An article in this month’s Prospect carries a review by Oliver Morton of Nick Lane’s ‘magnificent’ new book Power, Sex, Suicide: Mitochondria and the Meaning of Life. His thesis is an
“antidote to the gene-centred view of life… Cells convert the energy they take in from the environment into a form that can be used to drive chemical reactions by a fundamental mechanism, which, Lane shows us, has a central relevance to questions that range from the astrobiological – how common is complex life in the universe – to the fundamental – how did life begin – to the world historical – how realistically can we imagine lengthening human life-expectancy by a century or two?”
One particular aspect of this hit me as I read the review:
“The amount of energy a creature needs in order to reproduce is roughly proportional to its volume, since it is the volume that has to be doubled in reproduction. But the amount of energy a membrane system can produce is proportional to its surface area. When things get bigger, their volume increases quicker than their surface area, so bigger bacteria will take longer to produce enough energy to reproduce themselves than smaller ones will.”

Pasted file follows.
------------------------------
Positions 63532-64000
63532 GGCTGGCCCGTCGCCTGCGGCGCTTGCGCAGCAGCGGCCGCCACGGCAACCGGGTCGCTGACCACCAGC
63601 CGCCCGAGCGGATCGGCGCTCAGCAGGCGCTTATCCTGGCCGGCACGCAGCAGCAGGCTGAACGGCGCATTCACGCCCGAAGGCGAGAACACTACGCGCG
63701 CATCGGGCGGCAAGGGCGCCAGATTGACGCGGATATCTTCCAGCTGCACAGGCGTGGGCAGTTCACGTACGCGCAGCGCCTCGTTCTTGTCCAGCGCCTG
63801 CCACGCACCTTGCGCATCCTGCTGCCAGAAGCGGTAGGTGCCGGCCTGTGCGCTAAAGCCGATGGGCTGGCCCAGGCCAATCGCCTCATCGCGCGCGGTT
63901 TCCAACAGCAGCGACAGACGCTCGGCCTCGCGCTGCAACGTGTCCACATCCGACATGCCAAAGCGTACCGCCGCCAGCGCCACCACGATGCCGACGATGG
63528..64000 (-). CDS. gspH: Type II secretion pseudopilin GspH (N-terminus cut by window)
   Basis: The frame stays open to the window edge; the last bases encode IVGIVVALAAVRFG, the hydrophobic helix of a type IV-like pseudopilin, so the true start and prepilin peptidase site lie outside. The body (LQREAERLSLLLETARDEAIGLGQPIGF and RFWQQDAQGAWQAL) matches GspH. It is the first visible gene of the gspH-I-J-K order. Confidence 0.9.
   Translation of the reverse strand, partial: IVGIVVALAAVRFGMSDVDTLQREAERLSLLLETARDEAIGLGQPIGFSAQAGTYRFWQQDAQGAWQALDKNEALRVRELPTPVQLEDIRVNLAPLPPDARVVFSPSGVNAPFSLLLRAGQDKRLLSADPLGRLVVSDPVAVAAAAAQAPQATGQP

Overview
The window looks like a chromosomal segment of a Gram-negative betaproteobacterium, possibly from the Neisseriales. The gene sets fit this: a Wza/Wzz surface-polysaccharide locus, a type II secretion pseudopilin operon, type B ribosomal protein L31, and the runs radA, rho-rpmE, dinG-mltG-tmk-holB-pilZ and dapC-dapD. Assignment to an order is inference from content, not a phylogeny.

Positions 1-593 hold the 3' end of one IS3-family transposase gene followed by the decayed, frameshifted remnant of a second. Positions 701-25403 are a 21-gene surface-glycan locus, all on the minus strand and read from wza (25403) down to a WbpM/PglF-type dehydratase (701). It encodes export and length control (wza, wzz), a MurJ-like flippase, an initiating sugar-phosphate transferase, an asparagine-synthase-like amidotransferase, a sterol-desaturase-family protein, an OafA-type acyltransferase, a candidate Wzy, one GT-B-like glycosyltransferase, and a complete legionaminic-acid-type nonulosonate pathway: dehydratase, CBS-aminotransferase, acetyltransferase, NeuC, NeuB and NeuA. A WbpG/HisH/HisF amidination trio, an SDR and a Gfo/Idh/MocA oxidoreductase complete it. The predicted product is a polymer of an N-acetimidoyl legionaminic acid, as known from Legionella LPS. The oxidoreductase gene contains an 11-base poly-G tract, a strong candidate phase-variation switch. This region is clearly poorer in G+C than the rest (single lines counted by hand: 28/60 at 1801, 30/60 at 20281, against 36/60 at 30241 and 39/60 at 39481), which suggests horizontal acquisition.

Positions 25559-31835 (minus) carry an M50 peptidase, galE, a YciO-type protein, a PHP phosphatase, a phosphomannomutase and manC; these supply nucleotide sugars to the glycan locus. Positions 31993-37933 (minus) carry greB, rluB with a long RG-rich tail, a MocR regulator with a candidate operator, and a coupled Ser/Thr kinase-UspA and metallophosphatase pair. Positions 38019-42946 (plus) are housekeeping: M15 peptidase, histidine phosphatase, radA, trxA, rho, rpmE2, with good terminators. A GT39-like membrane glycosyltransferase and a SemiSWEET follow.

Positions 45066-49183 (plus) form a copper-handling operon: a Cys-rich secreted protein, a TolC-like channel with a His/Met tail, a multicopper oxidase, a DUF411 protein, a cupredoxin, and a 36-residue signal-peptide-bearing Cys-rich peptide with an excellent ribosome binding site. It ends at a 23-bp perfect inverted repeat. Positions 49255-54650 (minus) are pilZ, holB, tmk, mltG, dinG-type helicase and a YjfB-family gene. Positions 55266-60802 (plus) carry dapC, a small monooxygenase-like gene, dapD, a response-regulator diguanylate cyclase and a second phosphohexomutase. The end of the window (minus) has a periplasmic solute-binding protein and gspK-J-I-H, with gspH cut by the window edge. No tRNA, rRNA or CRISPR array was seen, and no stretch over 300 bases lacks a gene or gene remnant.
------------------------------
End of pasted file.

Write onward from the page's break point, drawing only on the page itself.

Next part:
When I read this I couldn’t help think of the mega/micro church debate. As you will know if you’ve read the book, I’m a fan of the viral, self-organizing model of being. And what I think this argument affirms is that such a model of small, simple, local incarnations is more ‘energy efficient.’ Moreover, they have a better ratio of “surface area to volume”… In other words, they are more exposed to the environment they exist in.
Large mega-churches appear to have ‘economies of scale’, and this will be true in many economic contexts. But in this biological parallel they have poor surface area to volume ratios: fewer people in them are actually ‘on the boundary’ interfacing with the environment that hosts them. And they require a huge amount of energy to replicate.
Either way, the stark truth of biology is, whether you take a gene or energy-centred view, is that life goes on, even when individual cells and bodies die. To try to artificially extend life-expectancy can create monsters. Life is good. Death is a necessary part of that cycle.